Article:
3. Raising money

Always raise more than you think (by 25–30%) you will need and assume it will take a few months longer than you think to raise a certain round. When it comes to your funding, you always want to err on the side of caution and be as conservative in your predictions as possible to make sure you maintain a solid runway.

4. Your General Counsel

Always get the best general counsel available and make sure this is a high priority item when you’re starting. It’s just as important to have a strong General Counsel in your corner from the beginning as it is an amazing coder because you need to have a sound legal footing because you can start building out any internal teams.

5. Company configuration

Spend a lot of time early on understanding and managing your company configuration. It’s critical to be aware of team ratios (i.e. number of engineers to sales folks) and you to need to be able to effectively communicate this configuration to all employees.

What advice would you give to your colleagues to help them to thrive and not “burn out”?

Block out time each day to focus on yourself. It is essential to have some “me time” every single day, but especially on the weekends. I block out, roughly, 3.5 hours every Saturday and Sunday to go ride my bike or just walk around Silicon Valley and get lost in my thoughts. Having alone time helps you focus your competitive spirit in a different direction because, for example, if you join a running club, nobody cares if you’re a CEO when you’re out on a run, they only care about beating you in the daily sprint.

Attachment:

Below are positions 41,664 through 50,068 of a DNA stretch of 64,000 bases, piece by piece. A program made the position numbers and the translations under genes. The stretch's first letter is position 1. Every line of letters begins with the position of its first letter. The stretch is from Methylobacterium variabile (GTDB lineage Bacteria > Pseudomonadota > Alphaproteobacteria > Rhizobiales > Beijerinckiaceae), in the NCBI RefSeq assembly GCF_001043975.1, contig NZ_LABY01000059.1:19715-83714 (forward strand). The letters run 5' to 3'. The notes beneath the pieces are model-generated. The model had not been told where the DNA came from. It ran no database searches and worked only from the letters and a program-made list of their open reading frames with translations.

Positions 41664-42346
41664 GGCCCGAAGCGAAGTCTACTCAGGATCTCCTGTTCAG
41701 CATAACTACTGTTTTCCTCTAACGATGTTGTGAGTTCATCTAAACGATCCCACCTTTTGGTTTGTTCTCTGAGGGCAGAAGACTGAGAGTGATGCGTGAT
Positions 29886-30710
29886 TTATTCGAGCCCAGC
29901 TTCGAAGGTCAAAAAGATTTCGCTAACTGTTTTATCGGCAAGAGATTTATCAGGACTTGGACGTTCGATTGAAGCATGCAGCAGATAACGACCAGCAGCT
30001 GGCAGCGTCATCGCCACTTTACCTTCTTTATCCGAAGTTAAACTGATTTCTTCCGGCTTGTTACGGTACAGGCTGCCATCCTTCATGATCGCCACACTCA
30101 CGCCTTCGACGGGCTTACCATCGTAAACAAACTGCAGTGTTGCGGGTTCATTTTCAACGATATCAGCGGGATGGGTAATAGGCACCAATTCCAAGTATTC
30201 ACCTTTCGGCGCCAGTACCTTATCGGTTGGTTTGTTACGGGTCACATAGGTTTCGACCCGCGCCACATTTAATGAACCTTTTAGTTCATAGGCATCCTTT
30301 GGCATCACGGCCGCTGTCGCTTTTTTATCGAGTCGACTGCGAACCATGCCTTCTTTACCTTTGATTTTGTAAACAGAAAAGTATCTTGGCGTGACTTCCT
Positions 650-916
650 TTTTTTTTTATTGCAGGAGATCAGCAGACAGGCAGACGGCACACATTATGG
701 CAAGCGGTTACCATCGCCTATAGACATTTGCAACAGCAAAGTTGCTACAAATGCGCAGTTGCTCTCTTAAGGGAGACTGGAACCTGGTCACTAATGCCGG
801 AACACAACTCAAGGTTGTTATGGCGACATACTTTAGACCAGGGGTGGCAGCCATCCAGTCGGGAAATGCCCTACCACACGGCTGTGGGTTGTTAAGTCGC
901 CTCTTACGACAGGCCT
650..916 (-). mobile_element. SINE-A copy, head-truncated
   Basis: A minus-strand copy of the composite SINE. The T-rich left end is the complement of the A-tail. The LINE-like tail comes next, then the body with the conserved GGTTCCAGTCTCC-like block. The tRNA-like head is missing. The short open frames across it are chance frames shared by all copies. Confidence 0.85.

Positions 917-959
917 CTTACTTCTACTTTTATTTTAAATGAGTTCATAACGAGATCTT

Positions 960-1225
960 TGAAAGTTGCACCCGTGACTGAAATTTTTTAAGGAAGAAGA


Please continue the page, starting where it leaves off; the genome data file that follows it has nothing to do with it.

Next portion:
Is there a particular person who you are grateful towards who helped get you to where you are? Can you share a story?

I worked with Rick McGee and Adalio Sanchez at IBM in the late 1990s and both of them were extraordinary leaders. Rick McFee is amazing at marketing and marketing operations and Adalio had a work ethic that nobody could touch. I would sit down with Rick three times a day for 30 minutes — at 6:30 a.m., 12:00 p.m., and 6:00 p.m. — to try to understand market dynamics, operations, and managing priorities. The time commitment he put into my career growth was immeasurable and is something I will forever be grateful for.

What are some of the goals you still have and are working to accomplish, both personally and professionally?

I am constantly working to achieve new goals because I think that the journey towards a goal is a reward in and of itself. I like to take as many people as possible on that journey with me so that they can also learn and grow. Professionally, we are in a current hiring blast at vArmour, which is really exciting, so I’m looking forward to seeing all of the new talents that come on board and helping to develop their long term career goals. Personally, my wife and I are heavily involved with a nonprofit organization called Cake4Kids.org — my wife runs the nonprofit and I am on the board. We deliver birthday cakes to underprivileged children who are at risk or in foster homes. This year, we plan on expanding across the United States and will deliver over 5,000 birthday cakes to children who have little to smile about on their birthday.

What do you hope to leave as your lasting legacy?

That building a company is done shoulder-to-shoulder with your customers, your employees, and your board. Love what you do and love who you do it for.

If you could start a movement that would enhance people’s lives in some way, what would it be?

Take Cake4Kids.org global 🙂